Moorhouse (?) Webb C. Ball Dial

Discussion in 'American Pocket Watches' started by beta21, Jan 4, 2019.

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  1. beta21

    beta21 Registered User

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    #1 beta21, Jan 4, 2019
    Last edited: Jan 4, 2019
    This dial is on a Hampden Railway htg mvt without any Ball markings, just "Railway, Adjusted, Canton Ohio" SN 654373 (~1889). The dial has two longer pinned feet and one shorter for screw, exactly what this movement needs. Thus I'm not ruling out the possibility that the dial and mvt belong together.
    What do the Ball experts say to this? There is no signature on the dial back.

    moorhouse.jpg
     
  2. Jim Haney

    Jim Haney Registered User
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    Webb C. Ball contracted for Private Labels watches to sell in his store in Cleveland before he started Ball Watch Co.

    I have several early Hamilton's with Webb C. Ball on the dials and movements.
     
  3. Greg Frauenhoff

    Greg Frauenhoff Registered User
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    Beautiful dial. Clint Geller would know more but fwiw I'd say it was probably made by Moorhouse and original to your mvt.
     
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  4. Clint Geller

    Clint Geller Registered User
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    In my 1992 NAWCC BULLETIN article on Howard watch dials I speculated, based on the calligraphic elements on the Ball Hampden dials, that they may have been made by the Howard dial room foreman, Josiah Moorhouse, after he left E Howard & Company in the early 1890's. The stylistic similarities between these dials and some of Moorhouse's earlier signed work for other companies are so great that I felt that this was a strong likelihood, even though there was no evidence, at the time, that Moorhouse ever worked for the Hampden Watch Company. However, since that article was published, the late Gerit Nijssen discovered court testimony revealing that Josiah Moorhouse did indeed work for the Hampden Watch Company exactly for one year during the period when the Ball Hampden movements were being produced.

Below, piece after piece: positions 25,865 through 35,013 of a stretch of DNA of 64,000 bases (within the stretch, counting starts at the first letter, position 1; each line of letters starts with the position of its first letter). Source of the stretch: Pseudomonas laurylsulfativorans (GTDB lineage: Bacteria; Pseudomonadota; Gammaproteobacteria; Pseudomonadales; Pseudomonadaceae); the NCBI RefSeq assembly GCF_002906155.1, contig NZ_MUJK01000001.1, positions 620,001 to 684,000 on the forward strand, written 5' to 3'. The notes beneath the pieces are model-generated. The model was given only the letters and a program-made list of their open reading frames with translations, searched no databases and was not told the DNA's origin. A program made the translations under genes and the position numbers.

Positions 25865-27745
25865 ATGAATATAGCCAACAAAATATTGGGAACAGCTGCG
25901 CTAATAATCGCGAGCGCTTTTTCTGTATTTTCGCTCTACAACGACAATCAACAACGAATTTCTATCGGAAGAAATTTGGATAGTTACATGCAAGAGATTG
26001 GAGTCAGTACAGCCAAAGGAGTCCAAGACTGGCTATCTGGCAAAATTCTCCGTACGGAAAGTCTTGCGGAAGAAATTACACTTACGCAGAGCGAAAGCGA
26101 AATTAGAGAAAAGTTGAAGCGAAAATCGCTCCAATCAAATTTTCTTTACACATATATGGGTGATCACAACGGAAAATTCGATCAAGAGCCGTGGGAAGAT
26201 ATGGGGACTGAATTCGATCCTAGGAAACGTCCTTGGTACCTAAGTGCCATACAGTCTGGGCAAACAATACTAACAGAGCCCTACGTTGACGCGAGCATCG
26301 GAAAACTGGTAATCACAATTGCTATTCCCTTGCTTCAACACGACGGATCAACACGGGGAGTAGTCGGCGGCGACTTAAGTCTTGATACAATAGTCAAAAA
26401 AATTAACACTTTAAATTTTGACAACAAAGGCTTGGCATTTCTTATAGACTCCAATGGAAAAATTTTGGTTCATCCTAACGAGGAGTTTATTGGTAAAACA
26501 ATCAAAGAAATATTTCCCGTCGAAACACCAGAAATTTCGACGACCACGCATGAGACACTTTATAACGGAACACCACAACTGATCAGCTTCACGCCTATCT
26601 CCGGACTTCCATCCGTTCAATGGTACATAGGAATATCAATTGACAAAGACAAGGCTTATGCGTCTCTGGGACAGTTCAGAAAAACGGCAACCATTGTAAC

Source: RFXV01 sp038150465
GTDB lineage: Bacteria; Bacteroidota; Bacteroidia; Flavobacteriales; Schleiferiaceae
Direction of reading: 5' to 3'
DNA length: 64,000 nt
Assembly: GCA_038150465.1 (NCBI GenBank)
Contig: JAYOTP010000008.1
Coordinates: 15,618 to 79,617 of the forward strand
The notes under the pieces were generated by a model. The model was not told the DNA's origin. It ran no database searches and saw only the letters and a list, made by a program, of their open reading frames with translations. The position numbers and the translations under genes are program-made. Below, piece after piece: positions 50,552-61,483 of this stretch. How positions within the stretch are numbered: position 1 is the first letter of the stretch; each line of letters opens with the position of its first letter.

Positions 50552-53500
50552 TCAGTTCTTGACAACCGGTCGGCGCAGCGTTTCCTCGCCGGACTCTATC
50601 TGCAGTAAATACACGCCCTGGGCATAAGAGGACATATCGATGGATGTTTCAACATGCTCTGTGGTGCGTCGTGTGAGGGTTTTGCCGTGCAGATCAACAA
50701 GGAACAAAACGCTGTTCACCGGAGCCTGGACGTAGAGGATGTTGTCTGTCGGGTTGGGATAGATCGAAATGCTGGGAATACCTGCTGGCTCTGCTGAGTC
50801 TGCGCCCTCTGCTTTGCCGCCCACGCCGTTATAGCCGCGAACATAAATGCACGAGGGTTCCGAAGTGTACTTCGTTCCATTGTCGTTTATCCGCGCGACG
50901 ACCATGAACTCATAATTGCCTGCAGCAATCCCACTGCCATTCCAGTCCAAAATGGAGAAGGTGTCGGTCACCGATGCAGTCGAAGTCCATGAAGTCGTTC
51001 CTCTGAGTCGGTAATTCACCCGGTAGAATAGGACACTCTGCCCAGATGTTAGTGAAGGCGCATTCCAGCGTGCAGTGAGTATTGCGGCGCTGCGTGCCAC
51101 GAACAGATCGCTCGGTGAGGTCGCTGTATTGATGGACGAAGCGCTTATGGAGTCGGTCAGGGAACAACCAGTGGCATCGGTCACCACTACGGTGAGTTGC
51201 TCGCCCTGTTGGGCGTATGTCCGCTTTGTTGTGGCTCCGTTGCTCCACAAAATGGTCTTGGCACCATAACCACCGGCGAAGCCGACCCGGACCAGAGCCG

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  5. George Frick

    George Frick Registered User
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    That is one good looking dial. And an interesting discussion about the history of it.
     
  6. beta21

    beta21 Registered User

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    Very interesting. I wonder however, shouldn't te movement have been marked with Ball's signature? Are the other Ball/Moorhouse/Hampdens alike, i.e having a "Railway" signed mvt, but no "Ball" sign?
     
  7. Fred Hansen

    Fred Hansen Registered User
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    I've seen these style dials on several grades of Hampden marked movements that appeared to be likely original combinations. I've also seen these style dials on Ball signed Hampden movements.

    I haven't seen one of these "Webb C. Ball" signed Hampden dials that actually had a Moorhouse signature on its rear, though I have seen the Moorhouse signature on other Hampden private label dials of this time period.